Walmart Canada launched the "Urban 90" format in 2012, a set of smaller Supercentres each averaging 90,000 square feet. By the end of this year,
Walmart Canada announced that 37 new supercentres will open.
Discount stores in Canada
Walmart Discount Stores are discount department stores with size varying from 51,000 to 150,000 square feet (4,738.1 to 13,935.5 m2), with an average store covering about 102,000 square feet (9,476.1 m2). They carry general merchandise and a selection of dried goods. Many of these stores also have a garden centre, a pharmacy, Tire & Lube Express, optical centre, one-hour photo processing lab, portrait studio, a bank branch, a cell phone store and a fast food outlet, usually McDonald's (although stores that are in former Zellers locations typically do not contain a McDonald's). Walmart Discount Stores carry limited grocery items.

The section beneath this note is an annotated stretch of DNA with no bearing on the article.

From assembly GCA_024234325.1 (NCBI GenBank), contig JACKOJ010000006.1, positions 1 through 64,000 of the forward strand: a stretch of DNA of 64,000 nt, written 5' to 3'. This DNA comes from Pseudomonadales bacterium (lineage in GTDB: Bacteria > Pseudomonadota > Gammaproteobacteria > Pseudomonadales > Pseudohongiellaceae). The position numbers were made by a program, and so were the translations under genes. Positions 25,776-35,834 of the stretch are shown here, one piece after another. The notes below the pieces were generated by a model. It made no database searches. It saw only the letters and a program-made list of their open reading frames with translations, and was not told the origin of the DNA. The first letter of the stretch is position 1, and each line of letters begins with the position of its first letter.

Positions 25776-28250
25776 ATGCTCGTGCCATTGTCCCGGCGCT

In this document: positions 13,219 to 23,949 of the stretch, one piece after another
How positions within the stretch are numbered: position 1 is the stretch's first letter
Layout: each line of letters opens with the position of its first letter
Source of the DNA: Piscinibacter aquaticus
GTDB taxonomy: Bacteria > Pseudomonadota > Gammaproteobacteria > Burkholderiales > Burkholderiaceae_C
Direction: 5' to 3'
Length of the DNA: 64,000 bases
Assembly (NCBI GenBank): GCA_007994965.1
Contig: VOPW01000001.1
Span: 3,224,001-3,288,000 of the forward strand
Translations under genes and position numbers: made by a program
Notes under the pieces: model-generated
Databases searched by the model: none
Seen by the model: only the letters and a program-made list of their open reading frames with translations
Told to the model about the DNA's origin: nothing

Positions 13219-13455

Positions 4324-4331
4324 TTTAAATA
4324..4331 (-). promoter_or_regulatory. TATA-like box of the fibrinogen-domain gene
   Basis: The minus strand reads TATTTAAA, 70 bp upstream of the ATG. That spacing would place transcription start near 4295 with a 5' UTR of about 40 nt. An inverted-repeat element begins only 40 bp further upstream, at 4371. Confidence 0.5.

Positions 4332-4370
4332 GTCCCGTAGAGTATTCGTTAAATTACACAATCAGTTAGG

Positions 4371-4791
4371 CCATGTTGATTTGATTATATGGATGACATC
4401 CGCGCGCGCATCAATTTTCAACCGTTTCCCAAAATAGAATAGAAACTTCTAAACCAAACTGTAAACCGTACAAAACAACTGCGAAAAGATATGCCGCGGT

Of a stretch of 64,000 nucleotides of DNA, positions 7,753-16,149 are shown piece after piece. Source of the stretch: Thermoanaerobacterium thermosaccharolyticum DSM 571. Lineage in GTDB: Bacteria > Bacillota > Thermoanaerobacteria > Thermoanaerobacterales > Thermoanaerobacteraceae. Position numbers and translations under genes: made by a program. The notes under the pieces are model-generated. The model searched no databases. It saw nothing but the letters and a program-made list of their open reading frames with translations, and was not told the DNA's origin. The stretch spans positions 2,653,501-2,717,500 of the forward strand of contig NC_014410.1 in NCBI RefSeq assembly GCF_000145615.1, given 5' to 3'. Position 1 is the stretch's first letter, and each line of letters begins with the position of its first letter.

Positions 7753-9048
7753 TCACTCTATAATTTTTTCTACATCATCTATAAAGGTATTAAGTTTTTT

Most stores have been converted into supercentres in the late 2000s.
Supercentres in Canada
With the success of both Walmart in Canada and Walmart Supercenters in the United States, it was announced in late 2005 that the Supercentre concept would be arriving in Canada. On November 8, 2006, Canada's first three Supercenteres opened in Ancaster, London, and Stouffville in Ontario. Alberta became the second province with Supercentres the following year in September 2008. The first Supercentre in Vancouver, British Columbia opened in January 2009 in a former Costco/Price Club location which moved to a new larger site nearby in Burnaby.
- Saint John - The East Saint John Mall District
- Fredericton - Two Nations Crossing & The Regent Mall
- Greater Moncton - Trinity Shopping Centre, Champlain Place
- Halifax - 6990 Mumford Road & 220 Chain Lake Dartmouth: 90 Lamont Terrace Bedford/Sackville: 141 Damascus
Sam's Club (2006-2009)